US navy rescues captain held by Somali pirates

US navy rescues captain held by Somali pirates
AFP
Comment E-mail Print Share
First Published: Mon, Apr 13 2009. 09 23 AM IST
Updated: Mon, Apr 13 2009. 09 23 AM IST
Washington: The US navy on Sunday rescued an American captain whom pirates held in a lifeboat adrift off the coast of Somalia, ending a tense five-day standoff by shooting dead three of his four captors.
Captain Richard Phillips, who had commanded the Maersk Alabama cargo ship, was rescued off the Somali coast around 7:19 pm local time (1619 GMT), the US navy said.
Phillips was held hostage for five days in a lifeboat from the Maersk Alabama after the ship’s all American crew on Wednesday fought off the pirates’ attempt to capture the freighter.
Navy snipers hidden in the stern (rear) of the USS Bainbridge, one of two navy warships that rushed to the scene, shot and killed the pirates, said Vice Admiral Bill Gortney, commander of US naval forces in the region.
The pirates “were pointing the AK-47s at the captain,” who was tied up, Gortney told reporters in a teleconference from the US Fifth Fleet headquarters in Bahrain.
President Barack Obama had given orders to “take decisive action” if Phillips was at risk at any time, Gortney said.
“The on-scene commander thought that the captain was in imminent danger and then made that decision, and he had the authority to make that decision and he had seconds to make that decision,” said Gortney.
The snipers fired when they had one of the pirates in their sights “and two pirates with their head and shoulders exposed,” Gortney said.
At the time the USS Bainbridge, a guided missile destroyer, was towing the lifeboat to calmer waters and was some 25 to 30 meters (82 to 98 feet) ahead of the boat.
Navy SEAL (Sea, Air and Land Forces) commandos were involved in the rescue, Gortney said.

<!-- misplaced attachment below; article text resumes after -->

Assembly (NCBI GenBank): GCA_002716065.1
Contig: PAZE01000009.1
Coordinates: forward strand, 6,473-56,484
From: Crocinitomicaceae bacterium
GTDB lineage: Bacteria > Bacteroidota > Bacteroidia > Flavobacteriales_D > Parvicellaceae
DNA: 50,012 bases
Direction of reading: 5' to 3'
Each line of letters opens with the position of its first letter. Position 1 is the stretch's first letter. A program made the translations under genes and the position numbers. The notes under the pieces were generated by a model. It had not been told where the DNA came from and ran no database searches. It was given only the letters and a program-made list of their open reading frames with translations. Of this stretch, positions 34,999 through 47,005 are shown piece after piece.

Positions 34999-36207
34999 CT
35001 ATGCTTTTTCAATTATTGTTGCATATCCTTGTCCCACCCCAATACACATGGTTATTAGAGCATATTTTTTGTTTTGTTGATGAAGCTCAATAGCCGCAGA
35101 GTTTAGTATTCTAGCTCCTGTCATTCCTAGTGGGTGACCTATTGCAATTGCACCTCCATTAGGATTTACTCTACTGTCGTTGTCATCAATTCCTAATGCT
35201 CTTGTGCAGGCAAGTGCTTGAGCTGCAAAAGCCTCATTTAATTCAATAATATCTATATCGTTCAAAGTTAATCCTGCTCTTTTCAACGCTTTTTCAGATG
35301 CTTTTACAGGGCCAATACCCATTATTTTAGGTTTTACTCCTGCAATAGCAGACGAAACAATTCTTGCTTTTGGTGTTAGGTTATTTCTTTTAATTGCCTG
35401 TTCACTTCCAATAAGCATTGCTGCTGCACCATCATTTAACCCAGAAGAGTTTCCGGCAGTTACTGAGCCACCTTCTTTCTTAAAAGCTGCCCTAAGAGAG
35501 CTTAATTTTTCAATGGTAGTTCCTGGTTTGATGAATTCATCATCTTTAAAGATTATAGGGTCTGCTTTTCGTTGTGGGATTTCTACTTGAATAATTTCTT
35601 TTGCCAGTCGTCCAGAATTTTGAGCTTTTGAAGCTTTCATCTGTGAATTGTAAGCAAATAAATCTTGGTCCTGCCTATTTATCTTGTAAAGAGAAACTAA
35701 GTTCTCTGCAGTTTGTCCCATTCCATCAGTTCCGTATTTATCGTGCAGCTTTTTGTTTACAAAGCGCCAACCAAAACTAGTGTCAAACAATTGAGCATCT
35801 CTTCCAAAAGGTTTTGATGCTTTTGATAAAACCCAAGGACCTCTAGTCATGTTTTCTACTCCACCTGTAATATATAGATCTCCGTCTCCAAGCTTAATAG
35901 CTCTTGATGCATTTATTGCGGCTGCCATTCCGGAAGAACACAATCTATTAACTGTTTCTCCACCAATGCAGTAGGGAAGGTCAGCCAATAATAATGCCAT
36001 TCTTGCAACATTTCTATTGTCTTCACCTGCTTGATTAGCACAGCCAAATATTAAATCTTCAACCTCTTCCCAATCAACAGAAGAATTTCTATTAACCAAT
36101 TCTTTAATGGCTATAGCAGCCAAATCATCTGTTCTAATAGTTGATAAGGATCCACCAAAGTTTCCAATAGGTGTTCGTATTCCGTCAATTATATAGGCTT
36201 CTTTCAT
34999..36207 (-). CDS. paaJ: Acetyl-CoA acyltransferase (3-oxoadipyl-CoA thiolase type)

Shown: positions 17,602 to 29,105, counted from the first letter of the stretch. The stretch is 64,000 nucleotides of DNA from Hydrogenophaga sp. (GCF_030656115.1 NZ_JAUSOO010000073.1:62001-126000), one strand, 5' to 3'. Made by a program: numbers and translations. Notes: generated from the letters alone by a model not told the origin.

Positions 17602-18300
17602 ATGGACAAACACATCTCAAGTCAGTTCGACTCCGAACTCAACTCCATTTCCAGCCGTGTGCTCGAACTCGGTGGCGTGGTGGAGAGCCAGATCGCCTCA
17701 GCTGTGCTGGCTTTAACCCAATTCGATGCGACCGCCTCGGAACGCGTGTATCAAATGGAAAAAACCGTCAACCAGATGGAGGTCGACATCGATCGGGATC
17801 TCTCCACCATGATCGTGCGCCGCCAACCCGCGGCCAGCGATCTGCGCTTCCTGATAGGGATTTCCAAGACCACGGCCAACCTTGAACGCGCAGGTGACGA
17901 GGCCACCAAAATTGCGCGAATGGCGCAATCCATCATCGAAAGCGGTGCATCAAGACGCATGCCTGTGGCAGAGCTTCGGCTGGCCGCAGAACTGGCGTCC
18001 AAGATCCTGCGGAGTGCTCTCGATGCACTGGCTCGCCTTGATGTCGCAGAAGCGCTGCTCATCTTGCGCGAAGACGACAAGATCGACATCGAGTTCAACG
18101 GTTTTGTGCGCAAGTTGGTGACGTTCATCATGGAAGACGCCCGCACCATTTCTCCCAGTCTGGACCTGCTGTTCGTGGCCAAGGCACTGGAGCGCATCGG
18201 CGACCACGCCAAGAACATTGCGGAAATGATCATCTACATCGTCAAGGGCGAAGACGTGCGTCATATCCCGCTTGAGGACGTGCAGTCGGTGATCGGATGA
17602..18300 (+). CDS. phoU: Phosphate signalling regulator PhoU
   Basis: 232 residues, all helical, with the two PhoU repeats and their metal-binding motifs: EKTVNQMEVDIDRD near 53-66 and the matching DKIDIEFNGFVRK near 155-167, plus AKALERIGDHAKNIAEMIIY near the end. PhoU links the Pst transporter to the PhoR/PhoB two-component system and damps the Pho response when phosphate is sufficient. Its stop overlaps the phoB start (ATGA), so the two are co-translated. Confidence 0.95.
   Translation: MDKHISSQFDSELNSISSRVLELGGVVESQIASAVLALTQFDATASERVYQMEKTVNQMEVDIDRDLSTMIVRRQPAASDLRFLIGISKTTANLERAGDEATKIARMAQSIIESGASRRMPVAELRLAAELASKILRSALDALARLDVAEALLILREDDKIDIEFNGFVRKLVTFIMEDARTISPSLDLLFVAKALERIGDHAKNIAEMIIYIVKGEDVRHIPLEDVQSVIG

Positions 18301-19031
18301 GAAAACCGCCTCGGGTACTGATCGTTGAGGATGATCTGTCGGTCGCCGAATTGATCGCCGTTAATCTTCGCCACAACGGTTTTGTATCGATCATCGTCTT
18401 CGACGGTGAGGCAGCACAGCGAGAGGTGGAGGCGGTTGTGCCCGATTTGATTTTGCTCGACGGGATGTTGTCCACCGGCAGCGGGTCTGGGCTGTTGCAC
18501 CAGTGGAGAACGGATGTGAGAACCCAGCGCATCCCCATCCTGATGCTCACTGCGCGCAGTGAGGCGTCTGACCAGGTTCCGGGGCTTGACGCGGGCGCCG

According to CNN, the snipers were earlier brought in by helicopter and dropped into the ocean behind the Bainbridge.
The fourth pirate surrendered, Gortney said, adding that the US Department of Justice was “working out the details” on how and where to prosecute him.
US media described the surviving pirate as possibly being 16 years old.
Although the US government’s policy is to not negotiate with pirates, Gortney acknowledged that US officials were engaged in a “deliberate hostage negotiation process” with the pirate aboard the USS Bainbridge.
Phillips, who was unharmed, was taken aboard the USS Bainbridge then flown to the assault ship USS Boxer, where he was “in good health.” He called his family in the United States and received a medical checkup.
In Washington, Obama — who had been publicly silent on the hostage crisis — said in a statement that he was “very pleased” with Phillips’ rescue, an event he called “a welcome relief to his family and his crew.”
The United States remains “resolved” to combat piracy off the Somali coast, Obama said.
The 20-crew Maersk Alabama had been bound for Mombasa, Kenya, carrying provisions for the UN World Food Program, including 4,097 tonnes of soybean and corn and 990 tonnes of cooking oil for Somalia, Uganda and Kenya, an agency official told AFP.
It docked safely in the Kenyan port Saturday and crew members were seen celebrating after hearing of their captain’s rescue, shouting and popping open champagne bottles. The crew stayed aboard as FBI agents investigated the ship considered a crime scene.
The US operation came only two days after French commandos stormed a yacht where other Somali pirates were holding two French couples and a child. The child’s father was killed in the operation.
The pirates, who had reportedly demanded two million dollars in ransom, had warned against using force to rescue Phillips.
“The Americans have played the same trick that the French troops did because we lost contact with our friends this afternoon,” Abdi Garad, head of the Somali pirate group that held Phillips, told AFP.
Garad said the pirates had dropped their ransom demand and were asking for Phillips to be moved onto a Greek ship that had been hijacked by the group.
The four surviving French hostages freed by French special forces on Friday arrived back in Paris on Sunday.
The yacht’s owner, Florent Lemacon, was killed in the raid along with two pirates. Three other Somalis were taken prisoner.
His widow, Chloe Lemacon, their three-year-old son Colin and two friends were flown to a military airport near Paris.
French Defence Minister Herve Morin has said he could not rule out that Lemacon was killed by French fire.
Meanwhile other pirates were sailing an Italian tugboat and its 16-member crew towards the Somali coastline after it was hijacked Saturday, pirate sources said.
The Buccaneer’s crew comprises 10 Italians, five Romanians and a Croat, spokesman Claudio Bartolotti told AFP from the headquarters of Micoperi Marine Contractors, in Ravenna, Italy.
A pirate told AFP on condition of anonymity that the Italian boat was heading toward Las Qorey on the Somali coast of the Gulf of Aden.
Comment E-mail Print Share
First Published: Mon, Apr 13 2009. 09 23 AM IST
More Topics: Somalia | Pirates | Shipping | US navy | Maersk Alabama |